A Great Escape

hhh, come close. I want to tell you a secret. It's about a place not too far from here where time slows down, the air feels fresher and silence is the most beautiful sound imaginable.

This haven is called Canoe Bay, and it's a small luxury resort tucked into woods about an hour north of Eau Claire. Don't be surprised if you haven't heard of it before. It's a bit secretive—you're sent directions only after booking a room, cottage or villa.

My husband and I had no idea what to expect as we drove up for a weekend visit. But by the time we reached the end of the resort's half-mile private drive, we knew we were somewhere special.

Canoe Bay is the dream-turned-reality of Dan and Lisa Dobrowolski. Dan grew up with a love for the area, and in 1992 the pair purchased the property, which was last a sixties church retreat. From a year later when they opened until 2008, they used Frank Lloyd Wright's Prairie architecture as an influence in remodeling and building the resort's twenty-three unique accommodations.

We stayed in one of the Dream cottages, a freestanding structure with over seven hundred square feet and its own carport. The architecture isn't dark or imposing; rather, the cedar walls and stone fireplace provide an enveloping feel, while smartly placed windows let in natural light—and beautiful scenery. My favorite view came from lying on the king-size bed's fluffy duvet, looking past my feet to the lake beyond. A small kitchen and dining room coexist with the living area, while a bathroom houses a whirlpool tub and double shower. And a wedge-shaped deck stretches out toward the lake, topped with an inviting pair of Adirondack chairs.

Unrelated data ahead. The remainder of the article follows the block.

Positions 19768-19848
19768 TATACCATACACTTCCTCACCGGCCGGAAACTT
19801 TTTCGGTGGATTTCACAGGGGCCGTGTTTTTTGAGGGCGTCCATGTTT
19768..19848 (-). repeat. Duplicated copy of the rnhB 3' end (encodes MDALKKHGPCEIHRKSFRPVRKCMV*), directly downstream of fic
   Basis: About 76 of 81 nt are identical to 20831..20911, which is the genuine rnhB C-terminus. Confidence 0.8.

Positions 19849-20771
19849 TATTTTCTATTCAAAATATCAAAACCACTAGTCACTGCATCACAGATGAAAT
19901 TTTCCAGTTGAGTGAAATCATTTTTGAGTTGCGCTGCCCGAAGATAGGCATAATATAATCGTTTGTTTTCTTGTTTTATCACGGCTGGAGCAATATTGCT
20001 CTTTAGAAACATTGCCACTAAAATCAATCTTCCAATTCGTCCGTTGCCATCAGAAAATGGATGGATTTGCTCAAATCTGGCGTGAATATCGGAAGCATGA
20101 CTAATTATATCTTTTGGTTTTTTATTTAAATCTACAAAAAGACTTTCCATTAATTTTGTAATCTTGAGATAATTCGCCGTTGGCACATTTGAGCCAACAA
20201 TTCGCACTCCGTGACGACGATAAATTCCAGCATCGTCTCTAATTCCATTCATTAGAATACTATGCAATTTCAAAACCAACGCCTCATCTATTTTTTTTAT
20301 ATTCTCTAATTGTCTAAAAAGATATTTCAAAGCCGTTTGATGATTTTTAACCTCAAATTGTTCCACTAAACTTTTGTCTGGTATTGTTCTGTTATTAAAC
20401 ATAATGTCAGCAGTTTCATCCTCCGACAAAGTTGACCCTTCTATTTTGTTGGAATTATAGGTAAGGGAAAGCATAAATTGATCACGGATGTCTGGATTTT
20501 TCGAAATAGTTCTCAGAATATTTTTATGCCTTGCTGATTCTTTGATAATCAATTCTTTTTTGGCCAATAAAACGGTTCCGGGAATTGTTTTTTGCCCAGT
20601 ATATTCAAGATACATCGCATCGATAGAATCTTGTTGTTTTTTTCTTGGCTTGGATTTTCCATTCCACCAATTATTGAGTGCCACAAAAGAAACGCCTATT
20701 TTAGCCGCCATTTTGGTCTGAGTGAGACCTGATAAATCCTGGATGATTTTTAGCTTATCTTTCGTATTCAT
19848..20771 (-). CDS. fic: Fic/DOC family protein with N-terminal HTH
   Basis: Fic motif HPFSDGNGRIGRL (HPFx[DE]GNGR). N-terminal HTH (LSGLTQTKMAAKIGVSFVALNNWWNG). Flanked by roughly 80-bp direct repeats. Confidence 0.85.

It's surprising how serene the place is. Cell phone reception is blissfully spotty and there are no phones in the rooms. Wi-Fi is available but we intentionally avoided it in our quest to unplug and unwind. Canoe Bay is meant for relaxing and enjoying nature—for sleeping in, hiking the several trails on the 280-acre property and taking out a canoe to explore the lake. Visitors can also stroll the organic garden or schedule an in-room massage. And it's ideal for reading, especially in the library. A two-story fieldstone fireplace sets a cozy tone in the lofted room filled with leather sofas and shelves of hardcover books covering every wall.

Dinner is also a highlight, and it was the first time we encountered another guest. The resort has an uncanny ability to make you feel like you've got it all to yourself. In the wood-walled dining room (dining is also available in the intimate wine cellar) our meal began with a Pinot Noir and salads of organic greens with a tangy dressing and journeyed from a perfectly cooked steak and a flavorful vegetarian wild rice dish to a dessert of honey cake filled with a layer of homemade sweet corn ice cream.

Back in our cottage, we slept with the shades pulled back and allowed the morning light to serve as a natural alarm clock. But what really got us out of bed was the realization that our breakfast had been delivered and was waiting in a wooden box outside our door. We pulled on robes and dug into the orange juice, coffee, muffins and egg-and-cheese omelet.

It was then that I noticed how small but thoughtful details enhance the Canoe Bay experience. Tactile things like the rough feel of coffee cups made by a local potter, warm bathroom floors courtesy of radiant heating and the ultra-soft throw on the sofa. But less tangible things, too, such as how calming it feels to sit in a well-designed space and the simple joy of being surrounded by nature.

Driving home a few hours later, we caught each other's eye. Did that retreat from reality actually happen? Were we really there—or was it all just a wonderful dream?

Katie Vaughn is associate editor of Madison Magazine.

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